Protecting the environment from e-waste means investing in our technology at all costs. Protecting it from drops, scratches, and spills. Today I’m pumped to show you how I made a sweet little sleeve for my MacBook out of some recycled materials and fabric remnant. This DIY laptop sleeve doesn’t just apply to MacBooks, you can alter this tutorial to fit your own personal computer dimensions.
Even in California, the leaves are yellowing, just in time for me to need a new laptop sleeve as if I’m going back to school. Why? Because after six faithful years, my laptop’s screen flickered, the mouse died, and it blinked on and off when I executed the smallest task. I told Amanda for a week, “it’s time,” like we planned to euthanize a dear pet before she finally sighed and said, “Oh alright. You’re right.” While I don’t upgrade my technology very often, I’ve already forked over $500 for repairs for this computer in one year. So with a nasty cold, I trucked down to the Apple store and kissed goodbye a handsome load of cash for a new computer.
When I laid my new MacBook Pro on top of my old MacBook Pro, I noticed an entire inch shaved off the newer model! Which meant, if I want to protect this baby for the next six years (I’m crossing my fingers for longer), I needed a sweet sleeve. And are you surprised one iota that I decided to make one? If anyone recalls the backpack I made last summer, you’ll also remember that I possess the tattered remains of an IKEA futon cover. Even after designing and sewing a whole backpack, that futon cover persists in my studio and provides the perfect inner layer for a sturdy DIY laptop sleeve.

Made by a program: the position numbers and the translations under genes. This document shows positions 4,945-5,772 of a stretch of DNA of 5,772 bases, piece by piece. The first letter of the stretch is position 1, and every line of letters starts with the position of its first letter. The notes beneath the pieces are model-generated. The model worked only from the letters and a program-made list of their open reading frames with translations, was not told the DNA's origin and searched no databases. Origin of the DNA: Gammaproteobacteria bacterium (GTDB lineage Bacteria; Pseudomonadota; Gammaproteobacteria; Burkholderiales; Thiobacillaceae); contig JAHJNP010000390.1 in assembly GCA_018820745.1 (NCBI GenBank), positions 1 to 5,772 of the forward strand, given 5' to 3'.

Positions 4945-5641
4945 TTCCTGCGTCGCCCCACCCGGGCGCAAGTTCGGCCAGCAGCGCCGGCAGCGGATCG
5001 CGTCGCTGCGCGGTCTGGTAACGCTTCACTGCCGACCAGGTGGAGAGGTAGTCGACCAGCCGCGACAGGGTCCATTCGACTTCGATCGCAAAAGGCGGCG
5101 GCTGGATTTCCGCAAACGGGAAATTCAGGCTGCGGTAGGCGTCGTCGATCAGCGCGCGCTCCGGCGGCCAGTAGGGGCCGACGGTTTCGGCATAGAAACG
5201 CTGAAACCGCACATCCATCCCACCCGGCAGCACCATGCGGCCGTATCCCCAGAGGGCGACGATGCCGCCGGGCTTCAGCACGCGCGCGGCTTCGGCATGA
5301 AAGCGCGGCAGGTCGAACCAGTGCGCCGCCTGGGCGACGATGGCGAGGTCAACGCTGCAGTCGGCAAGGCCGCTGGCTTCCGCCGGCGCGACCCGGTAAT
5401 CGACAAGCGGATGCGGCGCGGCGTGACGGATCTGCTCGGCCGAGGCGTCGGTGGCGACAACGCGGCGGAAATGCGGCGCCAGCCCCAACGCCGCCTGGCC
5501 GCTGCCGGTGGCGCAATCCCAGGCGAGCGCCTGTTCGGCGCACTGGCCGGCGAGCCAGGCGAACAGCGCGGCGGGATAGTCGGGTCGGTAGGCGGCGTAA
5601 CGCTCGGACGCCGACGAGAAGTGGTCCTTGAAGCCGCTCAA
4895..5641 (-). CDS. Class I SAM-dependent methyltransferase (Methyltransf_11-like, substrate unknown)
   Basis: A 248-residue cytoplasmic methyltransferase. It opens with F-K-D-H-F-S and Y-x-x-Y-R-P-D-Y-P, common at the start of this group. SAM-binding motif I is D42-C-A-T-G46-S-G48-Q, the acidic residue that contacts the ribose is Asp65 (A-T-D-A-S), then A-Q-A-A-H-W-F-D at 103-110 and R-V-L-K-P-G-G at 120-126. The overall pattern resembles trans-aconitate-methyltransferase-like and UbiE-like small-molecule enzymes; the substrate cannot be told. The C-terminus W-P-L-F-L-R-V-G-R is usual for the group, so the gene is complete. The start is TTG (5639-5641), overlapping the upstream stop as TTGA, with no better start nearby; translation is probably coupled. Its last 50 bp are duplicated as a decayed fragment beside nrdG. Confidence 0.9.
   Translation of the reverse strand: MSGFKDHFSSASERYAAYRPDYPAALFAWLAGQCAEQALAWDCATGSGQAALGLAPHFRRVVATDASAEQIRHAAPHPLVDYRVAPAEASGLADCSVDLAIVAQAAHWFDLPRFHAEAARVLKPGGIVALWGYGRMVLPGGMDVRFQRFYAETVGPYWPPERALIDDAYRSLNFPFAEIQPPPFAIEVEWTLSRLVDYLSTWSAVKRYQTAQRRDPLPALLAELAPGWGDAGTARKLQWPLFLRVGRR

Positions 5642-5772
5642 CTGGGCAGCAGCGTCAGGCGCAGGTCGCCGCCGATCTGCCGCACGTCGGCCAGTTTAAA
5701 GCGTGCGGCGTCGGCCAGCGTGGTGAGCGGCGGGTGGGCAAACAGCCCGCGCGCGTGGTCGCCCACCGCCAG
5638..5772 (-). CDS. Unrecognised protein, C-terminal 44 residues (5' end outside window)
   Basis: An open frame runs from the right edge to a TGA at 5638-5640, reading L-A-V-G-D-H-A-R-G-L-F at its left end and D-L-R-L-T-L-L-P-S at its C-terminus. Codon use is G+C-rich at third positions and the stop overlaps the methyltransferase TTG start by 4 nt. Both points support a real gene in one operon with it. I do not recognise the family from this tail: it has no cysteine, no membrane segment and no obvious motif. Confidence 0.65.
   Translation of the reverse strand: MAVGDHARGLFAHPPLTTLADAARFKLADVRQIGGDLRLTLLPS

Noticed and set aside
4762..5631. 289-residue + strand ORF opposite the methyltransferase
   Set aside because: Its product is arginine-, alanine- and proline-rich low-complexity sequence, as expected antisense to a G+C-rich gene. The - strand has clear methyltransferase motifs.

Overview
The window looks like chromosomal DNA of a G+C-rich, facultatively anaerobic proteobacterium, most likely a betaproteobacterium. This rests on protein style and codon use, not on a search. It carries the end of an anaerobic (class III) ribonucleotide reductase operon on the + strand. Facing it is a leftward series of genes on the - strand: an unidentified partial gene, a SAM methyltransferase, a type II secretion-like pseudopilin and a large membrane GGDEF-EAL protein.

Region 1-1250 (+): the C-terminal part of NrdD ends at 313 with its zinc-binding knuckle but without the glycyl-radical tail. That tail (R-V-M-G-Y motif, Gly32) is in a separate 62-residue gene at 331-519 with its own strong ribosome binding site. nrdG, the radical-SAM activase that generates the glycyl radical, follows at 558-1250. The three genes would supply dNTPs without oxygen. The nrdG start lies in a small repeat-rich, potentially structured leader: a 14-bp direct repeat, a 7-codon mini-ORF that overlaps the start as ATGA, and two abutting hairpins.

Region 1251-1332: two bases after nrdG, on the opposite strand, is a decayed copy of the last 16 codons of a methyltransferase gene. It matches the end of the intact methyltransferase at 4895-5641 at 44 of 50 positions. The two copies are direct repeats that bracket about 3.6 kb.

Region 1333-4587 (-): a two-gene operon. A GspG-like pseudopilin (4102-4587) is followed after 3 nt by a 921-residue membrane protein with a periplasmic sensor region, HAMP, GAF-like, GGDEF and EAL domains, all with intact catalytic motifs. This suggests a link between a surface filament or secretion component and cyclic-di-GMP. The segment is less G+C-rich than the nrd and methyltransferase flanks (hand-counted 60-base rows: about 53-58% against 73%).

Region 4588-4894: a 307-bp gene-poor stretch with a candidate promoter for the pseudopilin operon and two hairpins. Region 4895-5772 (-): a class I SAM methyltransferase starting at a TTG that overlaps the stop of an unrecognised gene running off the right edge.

All I can say is, we salvage and we stitch.
Speaking of which, you might have noticed I went dead over the summer. I picked up a completely separate writing project last winter and I spent the entire summer writing, traveling, and watching my apartment descend into dust. While I missed this space and the creativity that it brings to my daily life, it was so essential to step away from it for a minute, to really digest the direction I plan to move in as an artist. But I’m back, with some mighty inspiration for the next year. Plus, now that I have a computer that works, nothing can stop us.
For the outer shell of this DIY laptop sleeve used a fabric remnant from a visit to Cloth House, my favorite London fabric store. Because I buy new fabric so infrequently, I like to save it for special projects like this one. But the lining began life as a table runner. What? A table runner? Yes. Anyone fresh off low-budget wedding planning knows the agony of owning fourteen 12 foot long linen table runners that you had to buy because it saved you $20. So expect a ton of projects featuring linen for the next ten years. That said, the understated linen table runner compliments the cotton shell in a way that makes me swoon. I swear, I will find a use for every bit of that linen yet.
Can we also take a minute to admire the accidental matching of the DIY Macbook Sleeve with my Pela iPhone Case? I swear, I don’t plan these things.